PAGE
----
What is MFA?
Multi-factor authentication (MFA), is the ability to verify a login with at least one other verification point, beyond a single password. MFA for Office 365 is included as part of the Office 365 subscription at no additional cost.
Who should be using MFA?
Today, all users should be leveraging this security feature. In the recent past, multi-factor authentication (MFA) was only available to the most security-conscious companies. Large capital and operational costs kept this functionality within the realm of the large enterprise, which considered perimeter security essential to their business. In today’s climate of cybersecurity breaches, secure authentication practices are mandatory to avoid corporate embarrassment and hefty financial consequences. Also, the advent of the smartphone provided alternatives to the hard token smart cards. Soft tokens provided a simpler distribution method and simplified an IT or security department’s operational costs, but the supporting infrastructure, software, and integration still intimidated interested organizations. Public cloud and SaaS products existing outside of the borders of an Enterprise forced providers to meet the security requirements existing on-premise.
Why should I implement MFA?
Today, not having MFA enabled on public cloud services poses a tremendous security risk. MFA immediately reduces phishing and social engineering attacks by forcing an employee to accept and verify a login attempt. Passwords can be breached without exposing corporate data to the hacker. Secondarily, a verification request notifies the end user that something is amiss with their password, giving them the opportunity to update it and investigate how the password was compromised.
How do I implement it?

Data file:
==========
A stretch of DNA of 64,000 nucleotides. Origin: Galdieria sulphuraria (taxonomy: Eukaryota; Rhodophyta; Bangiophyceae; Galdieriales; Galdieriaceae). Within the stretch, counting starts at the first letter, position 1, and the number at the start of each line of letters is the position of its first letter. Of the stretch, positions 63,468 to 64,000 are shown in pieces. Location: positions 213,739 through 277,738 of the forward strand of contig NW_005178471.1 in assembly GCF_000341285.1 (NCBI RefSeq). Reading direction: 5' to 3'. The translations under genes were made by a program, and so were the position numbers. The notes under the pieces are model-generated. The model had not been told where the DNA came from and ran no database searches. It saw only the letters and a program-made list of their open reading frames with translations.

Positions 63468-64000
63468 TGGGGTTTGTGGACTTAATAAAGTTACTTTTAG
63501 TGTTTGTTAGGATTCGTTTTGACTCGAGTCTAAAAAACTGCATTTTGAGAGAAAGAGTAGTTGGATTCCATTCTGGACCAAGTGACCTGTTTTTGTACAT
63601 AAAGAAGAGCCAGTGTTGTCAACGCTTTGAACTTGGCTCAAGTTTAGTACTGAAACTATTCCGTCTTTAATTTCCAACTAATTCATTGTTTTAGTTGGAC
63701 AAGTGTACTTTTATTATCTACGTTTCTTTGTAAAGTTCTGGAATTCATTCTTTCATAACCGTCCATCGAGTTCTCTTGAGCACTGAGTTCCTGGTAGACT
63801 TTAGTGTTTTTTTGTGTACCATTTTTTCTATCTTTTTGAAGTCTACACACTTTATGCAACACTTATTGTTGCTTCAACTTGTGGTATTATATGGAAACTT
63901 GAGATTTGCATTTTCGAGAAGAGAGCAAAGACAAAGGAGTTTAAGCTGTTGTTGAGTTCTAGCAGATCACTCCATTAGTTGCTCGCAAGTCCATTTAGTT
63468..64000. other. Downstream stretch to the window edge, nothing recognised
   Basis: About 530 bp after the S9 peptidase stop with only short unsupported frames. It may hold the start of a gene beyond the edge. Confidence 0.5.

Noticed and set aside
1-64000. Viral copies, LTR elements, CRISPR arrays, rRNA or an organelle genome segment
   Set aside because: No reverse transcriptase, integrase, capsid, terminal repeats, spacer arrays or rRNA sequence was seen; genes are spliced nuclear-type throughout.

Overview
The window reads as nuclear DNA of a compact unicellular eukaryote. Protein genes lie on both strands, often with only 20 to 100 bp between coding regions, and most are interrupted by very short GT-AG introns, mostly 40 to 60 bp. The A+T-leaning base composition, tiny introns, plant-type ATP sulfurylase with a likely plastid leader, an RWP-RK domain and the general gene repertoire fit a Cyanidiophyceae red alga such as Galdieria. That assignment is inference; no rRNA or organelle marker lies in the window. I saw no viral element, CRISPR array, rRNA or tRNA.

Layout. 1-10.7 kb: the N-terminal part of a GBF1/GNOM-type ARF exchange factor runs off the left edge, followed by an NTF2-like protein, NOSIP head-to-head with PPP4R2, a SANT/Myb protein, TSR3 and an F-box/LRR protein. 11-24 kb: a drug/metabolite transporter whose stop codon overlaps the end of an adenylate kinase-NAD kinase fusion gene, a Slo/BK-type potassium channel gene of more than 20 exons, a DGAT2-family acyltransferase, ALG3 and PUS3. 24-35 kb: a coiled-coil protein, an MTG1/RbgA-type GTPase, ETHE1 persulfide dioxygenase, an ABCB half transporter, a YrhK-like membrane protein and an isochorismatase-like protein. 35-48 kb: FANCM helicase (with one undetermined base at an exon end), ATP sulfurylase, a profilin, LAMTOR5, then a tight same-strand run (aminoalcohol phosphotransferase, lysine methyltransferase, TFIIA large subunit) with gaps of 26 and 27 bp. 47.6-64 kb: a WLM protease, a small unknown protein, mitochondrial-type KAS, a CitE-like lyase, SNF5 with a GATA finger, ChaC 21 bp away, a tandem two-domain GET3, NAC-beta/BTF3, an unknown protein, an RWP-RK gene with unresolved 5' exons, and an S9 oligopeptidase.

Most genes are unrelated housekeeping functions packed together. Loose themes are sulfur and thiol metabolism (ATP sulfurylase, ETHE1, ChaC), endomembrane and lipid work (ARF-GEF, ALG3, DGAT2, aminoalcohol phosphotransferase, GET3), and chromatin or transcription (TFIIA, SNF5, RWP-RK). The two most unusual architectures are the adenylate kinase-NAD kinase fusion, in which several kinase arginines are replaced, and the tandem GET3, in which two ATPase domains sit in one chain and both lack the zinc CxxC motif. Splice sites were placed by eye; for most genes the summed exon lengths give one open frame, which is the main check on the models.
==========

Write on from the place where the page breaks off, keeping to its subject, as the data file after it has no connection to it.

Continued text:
Enabling MFA in Office 365 is simple. Microsoft highly recommends enabling MFA for administrators at a minimum. Selectively enabling MFA provides organizations the opportunity to slowly roll out this essential security feature to minimize the impact on the support organization.
Logging in with a Global administrator on your tenant will bring you to the administrator portal for MFA. Once there, simply select the individual users you want to enable it for, then click enable. The next time they log in they will be prompted to set up their alternate access methods and preferred mechanism for verification.
How does it work?
When the user first logs in, they will be required to configure their alternate access method and verify it works. This alternate access method can be either a smartphone with the Microsoft Authenticator app installed, a phone number that accepts text messages, or an alternate email address. The Microsoft Authenticator app also provides a rotating number that can be used as the second factor. The image below shows an example of an ‘Approve sign in request’, on a smartphone using this app.
After verification, the user has full control over the MFA settings.
…not so fast!
Not all applications use Microsoft’s modern authentication method which supports MFA. If you aren’t using the Outlook app on your mobile phone, you will need to generate a highly complex app password to allow you to authenticate without the second factor. Microsoft recommends you create a unique app password per device so that it can be deleted in the event you lose that device. Once generated, copy the password to your clipboard – as this password will not be generated or seen again (see below). You can simply create a new password if you lose, or need to reset it. A user can manage their app passwords at this link: Click Here
Creating a new password is easy and quick. See the steps below to create an app password.
- Create a name for your app password
- Copy the new password to your clipboard